Purpose of Overriding toString() Method in Java

What is the purpose of toString() method in Java?

If we want to represent an object of a class as a String, then we can use the toString() method which returns a textual representation of the object.

When you print an object, by default the Java compiler invokes the toString() method on the object. So by overriding the toString() method, we can provide meaningful output.

Let’s see this concept in the following example:

Overriding toString() Method

package io.devqa.tutorials;

public class ToStringExample {

    private String firstName;
    private String lastName;
    private String email;

    public ToStringExample() {


    public String getFirstName() {
        return firstName;

    public void setFirstName(String firstName) {
        this.firstName = firstName;

    public String getLastName() {
        return lastName;

    public void setLastName(String lastName) {
        this.lastName = lastName;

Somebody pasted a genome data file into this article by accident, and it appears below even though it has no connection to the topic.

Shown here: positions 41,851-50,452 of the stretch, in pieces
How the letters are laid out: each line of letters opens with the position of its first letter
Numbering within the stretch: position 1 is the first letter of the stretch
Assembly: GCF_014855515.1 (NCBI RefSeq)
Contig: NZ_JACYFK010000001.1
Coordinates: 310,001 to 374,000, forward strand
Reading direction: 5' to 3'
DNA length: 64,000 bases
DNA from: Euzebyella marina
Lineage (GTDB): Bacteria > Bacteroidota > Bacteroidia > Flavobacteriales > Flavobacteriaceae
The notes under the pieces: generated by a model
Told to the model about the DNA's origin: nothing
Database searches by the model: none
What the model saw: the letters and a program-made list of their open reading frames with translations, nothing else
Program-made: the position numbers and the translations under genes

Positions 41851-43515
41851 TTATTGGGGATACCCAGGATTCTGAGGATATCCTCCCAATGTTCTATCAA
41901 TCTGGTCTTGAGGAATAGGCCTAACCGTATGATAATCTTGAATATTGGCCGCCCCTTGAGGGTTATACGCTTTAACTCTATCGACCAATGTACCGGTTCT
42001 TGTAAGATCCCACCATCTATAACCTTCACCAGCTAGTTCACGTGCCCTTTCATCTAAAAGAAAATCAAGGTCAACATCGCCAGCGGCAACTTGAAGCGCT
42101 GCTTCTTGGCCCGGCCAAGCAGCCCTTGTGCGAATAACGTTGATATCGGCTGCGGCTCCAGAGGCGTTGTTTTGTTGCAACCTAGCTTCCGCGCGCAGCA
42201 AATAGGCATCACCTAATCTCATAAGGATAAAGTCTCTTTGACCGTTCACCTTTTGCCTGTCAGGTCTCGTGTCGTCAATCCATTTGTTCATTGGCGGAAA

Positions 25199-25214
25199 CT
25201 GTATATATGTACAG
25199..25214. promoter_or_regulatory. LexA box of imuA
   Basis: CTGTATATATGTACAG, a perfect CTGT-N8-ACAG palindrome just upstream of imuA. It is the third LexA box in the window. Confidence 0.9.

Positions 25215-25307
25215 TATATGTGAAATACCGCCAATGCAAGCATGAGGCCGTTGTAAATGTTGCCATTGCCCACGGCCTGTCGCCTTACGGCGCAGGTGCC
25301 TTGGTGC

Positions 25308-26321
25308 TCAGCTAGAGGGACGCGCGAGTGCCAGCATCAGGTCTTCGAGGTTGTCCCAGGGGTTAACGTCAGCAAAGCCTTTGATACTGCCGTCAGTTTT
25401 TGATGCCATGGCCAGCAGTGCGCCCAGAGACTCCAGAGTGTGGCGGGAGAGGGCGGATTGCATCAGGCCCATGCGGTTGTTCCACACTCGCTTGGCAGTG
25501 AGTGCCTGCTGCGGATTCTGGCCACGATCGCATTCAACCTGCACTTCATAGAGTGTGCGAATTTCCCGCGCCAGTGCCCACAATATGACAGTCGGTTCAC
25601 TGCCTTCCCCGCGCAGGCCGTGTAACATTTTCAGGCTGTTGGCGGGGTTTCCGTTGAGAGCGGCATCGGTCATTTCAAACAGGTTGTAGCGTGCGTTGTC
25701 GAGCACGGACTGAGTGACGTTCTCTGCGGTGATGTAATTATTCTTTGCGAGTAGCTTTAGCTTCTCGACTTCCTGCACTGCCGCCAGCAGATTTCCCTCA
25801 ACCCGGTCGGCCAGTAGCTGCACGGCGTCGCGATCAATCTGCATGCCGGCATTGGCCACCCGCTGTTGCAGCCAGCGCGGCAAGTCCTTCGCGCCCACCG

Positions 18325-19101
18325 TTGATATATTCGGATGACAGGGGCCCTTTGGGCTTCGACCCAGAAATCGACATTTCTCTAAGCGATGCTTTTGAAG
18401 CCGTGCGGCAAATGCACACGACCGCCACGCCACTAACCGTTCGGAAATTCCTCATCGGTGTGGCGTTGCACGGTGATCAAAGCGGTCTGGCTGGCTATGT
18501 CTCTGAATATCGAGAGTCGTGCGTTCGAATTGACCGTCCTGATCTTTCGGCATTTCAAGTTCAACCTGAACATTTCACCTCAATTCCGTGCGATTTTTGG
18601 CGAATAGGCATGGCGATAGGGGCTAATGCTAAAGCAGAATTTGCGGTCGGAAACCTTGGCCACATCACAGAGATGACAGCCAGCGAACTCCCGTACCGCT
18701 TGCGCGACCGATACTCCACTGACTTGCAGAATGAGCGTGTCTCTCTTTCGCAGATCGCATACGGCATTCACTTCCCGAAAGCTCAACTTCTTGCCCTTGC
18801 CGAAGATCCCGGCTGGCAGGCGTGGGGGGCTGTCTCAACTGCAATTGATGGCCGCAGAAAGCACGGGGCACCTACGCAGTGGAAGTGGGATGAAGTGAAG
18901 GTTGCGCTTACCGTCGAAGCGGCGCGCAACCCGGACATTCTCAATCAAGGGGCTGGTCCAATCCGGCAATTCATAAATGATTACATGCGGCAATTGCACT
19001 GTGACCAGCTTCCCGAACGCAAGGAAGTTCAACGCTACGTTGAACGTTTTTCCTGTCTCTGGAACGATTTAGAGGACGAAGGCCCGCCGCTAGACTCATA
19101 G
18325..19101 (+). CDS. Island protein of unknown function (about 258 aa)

public String getEmail() {
        return email;

    public void setEmail(String email) {
        this.email = email;

    public String toString() {
        StringBuilder sb = new StringBuilder();
        sb.append("First name : ").append(this.firstName).append("\n");
        sb.append("Last name : ").append(this.lastName).append("\n");
        sb.append("Email : ").append(this.email).append("\n");
        return sb.toString();

    public static void main(String args[]) {
        ToStringExample example = new ToStringExample();


The above code outputs the following:

First name : Testing
Last name : Tester
Email : testing@tester.com

If we didn’t override the toString() method, the output would have been


As can be seen, by overriding the toString() method, we can output meaningful presentation of the object.